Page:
Same goes for promises of increased speed with new mobile technologies. Each new technology promises to be X times faster than the previous version, but of course that assumes a) that you get signal coverage b) you are getting promised speeds and c) that the available bandwidth isn’t being saturated with other traffic.

With the growth of internet traffic on mobile and the addition of IoT devices and new technologies we don’t even know about, it doesn’t matter how fast cellular or broadband technologies are – they won’t be able to keep up with the growth in the sheer volume of data that is being moved around.

And if your business relies on global traffic, consider this stat from GSMA (the mobile operators association) :

3G Mobile Traffic

Image Source: Google – Data: GSMA

The fact is that you are probably losing mobile traffic now and technology won’t fix it anytime soon.

You need to act now or accept that you are wasting a percentage of your marketing budget and losing sales from mobile traffic.

Does it really matter?

Maybe the mobile users that abandon slow loading pages don’t matter to your sales pipeline.

Perhaps you aren’t interested in visitors with an attention span so short that they couldn’t wait for your great website to load on their smartphone.

The thing is you just don’t know.

Before the days of data-driven decisions that we can now make because we have the ability to measure everything that happens online, it might have been acceptable to use your gut or intuition to decide how to allocate your marketing budget.

As long as the business was profitable, it didn’t really matter how much of your marketing budget was being wasted.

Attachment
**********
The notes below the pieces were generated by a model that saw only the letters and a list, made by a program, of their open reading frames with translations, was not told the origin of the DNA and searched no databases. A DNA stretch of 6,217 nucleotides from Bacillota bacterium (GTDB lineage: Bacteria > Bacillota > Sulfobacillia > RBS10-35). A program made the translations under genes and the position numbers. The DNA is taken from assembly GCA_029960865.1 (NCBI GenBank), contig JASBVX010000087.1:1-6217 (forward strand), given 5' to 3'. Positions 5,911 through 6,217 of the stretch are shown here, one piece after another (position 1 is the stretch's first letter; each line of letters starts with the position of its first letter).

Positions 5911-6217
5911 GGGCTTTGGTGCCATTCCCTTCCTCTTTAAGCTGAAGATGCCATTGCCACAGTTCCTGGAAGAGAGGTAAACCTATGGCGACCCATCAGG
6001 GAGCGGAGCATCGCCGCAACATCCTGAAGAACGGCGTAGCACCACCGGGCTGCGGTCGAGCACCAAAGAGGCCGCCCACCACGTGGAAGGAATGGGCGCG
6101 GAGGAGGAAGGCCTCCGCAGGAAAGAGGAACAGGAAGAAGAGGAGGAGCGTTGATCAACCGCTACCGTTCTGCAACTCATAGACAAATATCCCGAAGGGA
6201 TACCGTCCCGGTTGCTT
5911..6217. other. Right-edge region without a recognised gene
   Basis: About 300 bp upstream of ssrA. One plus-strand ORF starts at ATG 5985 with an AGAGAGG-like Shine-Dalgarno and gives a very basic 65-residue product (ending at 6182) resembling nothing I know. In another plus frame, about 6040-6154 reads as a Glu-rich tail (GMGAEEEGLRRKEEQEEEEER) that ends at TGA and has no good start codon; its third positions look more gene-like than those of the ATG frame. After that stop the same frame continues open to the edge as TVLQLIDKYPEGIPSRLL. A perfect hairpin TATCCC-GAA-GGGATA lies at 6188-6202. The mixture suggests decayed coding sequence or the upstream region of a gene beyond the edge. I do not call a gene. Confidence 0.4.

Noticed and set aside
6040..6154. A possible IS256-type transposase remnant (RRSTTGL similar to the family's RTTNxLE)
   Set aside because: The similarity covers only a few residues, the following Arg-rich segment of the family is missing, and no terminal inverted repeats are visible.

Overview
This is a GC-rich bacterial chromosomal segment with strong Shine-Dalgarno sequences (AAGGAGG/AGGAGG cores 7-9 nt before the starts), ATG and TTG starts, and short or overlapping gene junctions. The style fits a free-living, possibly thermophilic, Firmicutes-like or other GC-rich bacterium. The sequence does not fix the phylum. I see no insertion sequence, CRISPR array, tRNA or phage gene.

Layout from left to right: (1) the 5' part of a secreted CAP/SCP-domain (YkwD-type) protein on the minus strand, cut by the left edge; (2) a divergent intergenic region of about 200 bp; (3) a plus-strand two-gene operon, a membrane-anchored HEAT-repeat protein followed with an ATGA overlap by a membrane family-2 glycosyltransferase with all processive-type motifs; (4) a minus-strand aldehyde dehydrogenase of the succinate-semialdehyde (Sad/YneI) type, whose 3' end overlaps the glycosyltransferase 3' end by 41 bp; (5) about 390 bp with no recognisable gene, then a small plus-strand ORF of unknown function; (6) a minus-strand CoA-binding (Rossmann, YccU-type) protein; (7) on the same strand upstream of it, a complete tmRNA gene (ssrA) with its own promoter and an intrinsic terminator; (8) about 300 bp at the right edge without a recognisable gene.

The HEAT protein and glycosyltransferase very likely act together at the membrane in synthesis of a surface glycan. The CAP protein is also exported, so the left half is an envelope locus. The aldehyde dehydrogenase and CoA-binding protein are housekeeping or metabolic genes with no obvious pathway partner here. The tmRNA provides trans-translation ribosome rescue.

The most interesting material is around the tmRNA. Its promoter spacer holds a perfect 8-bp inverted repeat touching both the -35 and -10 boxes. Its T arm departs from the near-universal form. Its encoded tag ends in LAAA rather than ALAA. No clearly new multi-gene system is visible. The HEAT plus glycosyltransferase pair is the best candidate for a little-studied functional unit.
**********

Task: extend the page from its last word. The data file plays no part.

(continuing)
It was easy enough to claim that one campaign or another was a success because no-one knew any better.

You picked an agency because of their reputation – the brands they worked with, or because your competitors used them and you figured they must have known what they were doing. Or they had won awards at a creatives beanfeast.

But you never really knew if you were getting a real return on your investment or just spending some of your profit to no effect.

These days – at least for online marketing – we can look at the numbers and make decisions based on hard data.

We know which ads perform on which platforms. We continually test to improve performance. Every campaign can be measured against KPIs. And we have a pretty good handle on the ROI of nearly everything we do.

When mobile users are abandoning a site because it is a slow loader, the opportunity to inform, engage, sell or whatever else you want to achieve has been missed – maybe forever.

If you don’t improve performance to capture more of that traffic, you’ll never know how those visitors would have converted or where they would have been positioned in your pipeline. You won’t know if they had wanted to make a purchase, share your site with a friend or colleague, sign up to your mailing lists or check out your job vacancies.